Best RAW converter?

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Comments

  • PB_PMPB_PM Posts: 4,428Member
    edited April 2015
    I was talking about RawTherapee...
    You were specifically talking about Capture NX2 and Capture NX-D, not RawTherapee in the post I was responding to.
    The Nikon software NX-D, NX2, employ the exact same algorithms as the cameras. You produce an identical JPG if you use the same Picture Control settings.
    To put it bluntly, I shoot RAW because I do not like the in camera algorithms. If I did I wouldn't bother shooting RAW.

    RawTherapee is a great editor in many respects, and does have far more RAW tools than Lightroom. Of course RawTherapee suffers from what many open source software packages suffer from, a terrible user interface (not that the likes of Adobe Lightroom is much better, but is, slightly). That is just one reasons why it has not been widely adopted. As mentioned in an earlier post, the best RAW processor is not necessarily the "best" in a scientific sense, but rather in terms of what best fits a given persons workflow. If the editor drives a person nuts, it's not going to be the "best" for that person.

    I have never stated the Lightroom is the "best", I would never argue that. Does it work the best for many people? I guess so, since it is the most used photo DAM out there in terms of marketshare. We can talk all we want about which is best from a purely scientific standpoint, but that is irrelevant.
    Post edited by PB_PM on
    If I take a good photo it's not my camera's fault.
  • IronheartIronheart Posts: 3,017Moderator
    I was talking about RawTherapee...
    You were specifically talking about Capture NX2 and Capture NX-D, not RawTherapee in the post I was responding to.
    You are correct. I should have specified.
    The Nikon software NX-D, NX2, employ the exact same algorithms as the cameras. You produce an identical JPG if you use the same Picture Control settings.
    To put it bluntly, I shoot RAW because I do not like the in camera algorithms. If I did I wouldn't bother shooting RAW.

    RawTherapee is a great editor in many respects, and does have far more RAW tools than Lightroom. Of course RawTherapee suffers from what many open source software packages suffer from, a terrible user interface (not that the likes of Adobe Lightroom is much better, but is, slightly). That is just one reasons why it has not been widely adopted. As mentioned in an earlier post, the best RAW processor is not necessarily the "best" in a scientific sense, but rather in terms of what best fits a given persons workflow. If the editor drives a person nuts, it's not going to be the "best" for that person.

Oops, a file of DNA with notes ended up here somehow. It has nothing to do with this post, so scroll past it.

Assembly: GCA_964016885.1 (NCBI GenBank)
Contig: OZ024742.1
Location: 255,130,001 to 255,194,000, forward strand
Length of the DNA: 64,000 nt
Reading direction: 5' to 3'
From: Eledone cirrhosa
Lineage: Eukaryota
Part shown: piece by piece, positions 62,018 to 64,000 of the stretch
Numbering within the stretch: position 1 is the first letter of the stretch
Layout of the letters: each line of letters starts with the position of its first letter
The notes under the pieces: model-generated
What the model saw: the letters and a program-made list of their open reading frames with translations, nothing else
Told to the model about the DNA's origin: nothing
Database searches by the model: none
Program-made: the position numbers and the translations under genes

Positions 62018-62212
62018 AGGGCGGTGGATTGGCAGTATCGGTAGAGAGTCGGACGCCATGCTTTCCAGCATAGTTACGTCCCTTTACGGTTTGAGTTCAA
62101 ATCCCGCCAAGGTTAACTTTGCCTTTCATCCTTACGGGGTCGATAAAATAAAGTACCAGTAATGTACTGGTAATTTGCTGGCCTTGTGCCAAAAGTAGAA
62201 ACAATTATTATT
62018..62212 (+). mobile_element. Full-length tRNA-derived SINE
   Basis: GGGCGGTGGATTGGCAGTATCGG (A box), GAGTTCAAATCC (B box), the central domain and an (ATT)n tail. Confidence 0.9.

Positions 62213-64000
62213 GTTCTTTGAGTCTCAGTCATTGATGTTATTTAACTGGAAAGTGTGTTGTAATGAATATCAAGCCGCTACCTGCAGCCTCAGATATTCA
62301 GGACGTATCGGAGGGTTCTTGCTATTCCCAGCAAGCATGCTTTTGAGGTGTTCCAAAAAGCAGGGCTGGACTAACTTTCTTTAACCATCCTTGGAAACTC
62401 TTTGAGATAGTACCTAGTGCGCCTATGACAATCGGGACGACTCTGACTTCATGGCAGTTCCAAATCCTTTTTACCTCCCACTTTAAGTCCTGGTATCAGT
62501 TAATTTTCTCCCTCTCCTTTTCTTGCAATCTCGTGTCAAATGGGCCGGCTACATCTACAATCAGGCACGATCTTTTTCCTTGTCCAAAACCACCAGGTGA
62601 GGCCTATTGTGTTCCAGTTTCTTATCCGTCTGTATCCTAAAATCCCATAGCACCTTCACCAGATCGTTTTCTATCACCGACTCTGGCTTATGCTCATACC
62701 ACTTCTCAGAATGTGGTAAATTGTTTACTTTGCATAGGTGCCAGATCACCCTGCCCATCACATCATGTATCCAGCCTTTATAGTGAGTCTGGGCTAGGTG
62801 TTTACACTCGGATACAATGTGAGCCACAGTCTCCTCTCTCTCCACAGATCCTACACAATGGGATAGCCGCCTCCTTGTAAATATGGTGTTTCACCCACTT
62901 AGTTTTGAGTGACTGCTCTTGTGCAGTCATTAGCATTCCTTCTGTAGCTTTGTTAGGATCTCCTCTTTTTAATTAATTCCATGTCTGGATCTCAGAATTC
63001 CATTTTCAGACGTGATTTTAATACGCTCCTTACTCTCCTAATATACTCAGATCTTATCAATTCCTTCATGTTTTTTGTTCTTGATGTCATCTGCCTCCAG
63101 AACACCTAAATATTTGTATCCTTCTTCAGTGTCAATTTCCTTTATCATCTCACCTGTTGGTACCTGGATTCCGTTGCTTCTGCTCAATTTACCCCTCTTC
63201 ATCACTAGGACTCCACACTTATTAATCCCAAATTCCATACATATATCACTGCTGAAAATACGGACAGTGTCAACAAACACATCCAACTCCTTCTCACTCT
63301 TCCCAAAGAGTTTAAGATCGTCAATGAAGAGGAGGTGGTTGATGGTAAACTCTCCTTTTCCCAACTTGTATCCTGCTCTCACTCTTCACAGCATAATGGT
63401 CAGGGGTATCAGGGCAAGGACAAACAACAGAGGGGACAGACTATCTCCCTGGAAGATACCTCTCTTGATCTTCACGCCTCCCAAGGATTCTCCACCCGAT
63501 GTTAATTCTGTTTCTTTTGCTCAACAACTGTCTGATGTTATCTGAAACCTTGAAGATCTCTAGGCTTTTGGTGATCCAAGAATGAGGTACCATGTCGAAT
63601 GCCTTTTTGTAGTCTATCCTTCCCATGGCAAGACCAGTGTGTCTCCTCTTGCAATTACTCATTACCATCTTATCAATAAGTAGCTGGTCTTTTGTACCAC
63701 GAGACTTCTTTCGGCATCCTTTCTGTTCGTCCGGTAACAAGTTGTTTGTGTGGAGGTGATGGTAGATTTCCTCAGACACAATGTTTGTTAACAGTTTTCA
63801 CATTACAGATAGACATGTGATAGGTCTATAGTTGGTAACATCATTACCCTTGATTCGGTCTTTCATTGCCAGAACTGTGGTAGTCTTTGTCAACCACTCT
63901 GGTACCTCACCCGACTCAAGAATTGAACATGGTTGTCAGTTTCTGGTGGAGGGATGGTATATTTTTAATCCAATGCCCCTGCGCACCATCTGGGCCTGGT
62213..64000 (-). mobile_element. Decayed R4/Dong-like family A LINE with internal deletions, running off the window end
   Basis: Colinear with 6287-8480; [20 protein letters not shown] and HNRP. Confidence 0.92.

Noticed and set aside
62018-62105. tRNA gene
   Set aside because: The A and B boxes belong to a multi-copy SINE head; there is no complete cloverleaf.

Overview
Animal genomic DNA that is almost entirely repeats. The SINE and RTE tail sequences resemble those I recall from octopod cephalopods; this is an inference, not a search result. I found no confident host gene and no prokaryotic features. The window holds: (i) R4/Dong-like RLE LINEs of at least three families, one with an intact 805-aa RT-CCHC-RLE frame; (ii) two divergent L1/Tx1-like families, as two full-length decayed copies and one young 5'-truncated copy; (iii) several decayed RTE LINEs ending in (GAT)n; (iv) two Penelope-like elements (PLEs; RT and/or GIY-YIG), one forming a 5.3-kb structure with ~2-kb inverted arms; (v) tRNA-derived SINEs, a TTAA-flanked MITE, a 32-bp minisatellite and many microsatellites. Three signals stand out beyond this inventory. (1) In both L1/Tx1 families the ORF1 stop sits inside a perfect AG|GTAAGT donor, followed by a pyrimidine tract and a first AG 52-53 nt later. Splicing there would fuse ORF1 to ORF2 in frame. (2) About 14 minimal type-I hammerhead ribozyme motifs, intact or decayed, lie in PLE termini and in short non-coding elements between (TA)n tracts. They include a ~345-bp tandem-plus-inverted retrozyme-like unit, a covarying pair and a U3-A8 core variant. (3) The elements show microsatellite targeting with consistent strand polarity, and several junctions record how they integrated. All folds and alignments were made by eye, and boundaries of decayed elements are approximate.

I have never stated the Lightroom is the "best", I would never argue that. Does it work the best for many people? I guess so, since it is the most used photo DAM out there in terms of marketshare. We can talk all we want about which is best from a purely scientific standpoint, but that is irrelevant.
    That is your point of view. As a DAM, LR has many good qualities. I would use it for that purpose, but I find using the finder (or explorer in windows) is better for me as I organize by project and date.

    If I want to produce a high quality image, I am not afraid to use whatever tools are available. If that means for the perfect pano I use RawTherapee for the raw conversion, DxO PRIME noise reduction, and final edits and stitching in PS, that's my workflow. The OP was about best raw converter, not DAM, or printer driver, or HDR. That is a scientific question and answer.
  • funtagraphfuntagraph Posts: 265Member
    No, there's no answer to the "best RAW converter" as long as it's not specified, which qualities should be delivered and how important it's user interface is. After all, it's "only" a tool. And if a tool doens't suit my skills, expectations and needs for usability, it can remain in the shop even if it's the best one for somebody else.

    There's also no "scientific answer" as it is no measuring process or mathematical proof. And again, to answer this question scientifically - no matter how nonsensical that'd be - we first need to say hwich qualities are about to be "measured" and how big their values is. The "best RAW converter" is simply a subjective decision: What suits my workflow, how easy and reliable do I get the images what I want. If you need 4 different apps for that (Finder, RAW Therapee, Photoshop, DxO Prime noise) and are happy with this load of stuff to learn, great. Others, like myself, prefer a more direct solution and a better DAM than Finder/Explorer ever could offer to be.
  • TriShooterTriShooter Posts: 219Member
    edited May 2015
    I just spent a month trying every raw converter mentioned here, and a few others, I decided on Phase One's Capture One which does an amazing job of converting Nikon D700 / D800 raw files for me.

    I agree that there is no best raw converter, and suspect it could have a lot to do the individual exposure settings we use, and how well we deal white balance while we are shooting, and other things on the input side including the sensors in our cameras, and the electronics,, and software that gets the image from the sensor to the magnetic media.

    Most of the time I complete the entire editing process in Capture One. When I do want something in PS, or LR, I click a couple of times to process a 16bit tiff file for either program, finish the edit, and save it back to the session file in Capture One. I have tools I am fond of in PS that let me change color profiles, and edit in LAB, and CYMK to tweak curves on problem files that work well that have spoiled me.

    Capture One is highly underestimated because most people get nervous when they see how the catalog function works process a file, and then quit. However, Capture One is equal if not better than PS for working with layers editing portraits for my purposes, but I am still spoiled by PS action scripts.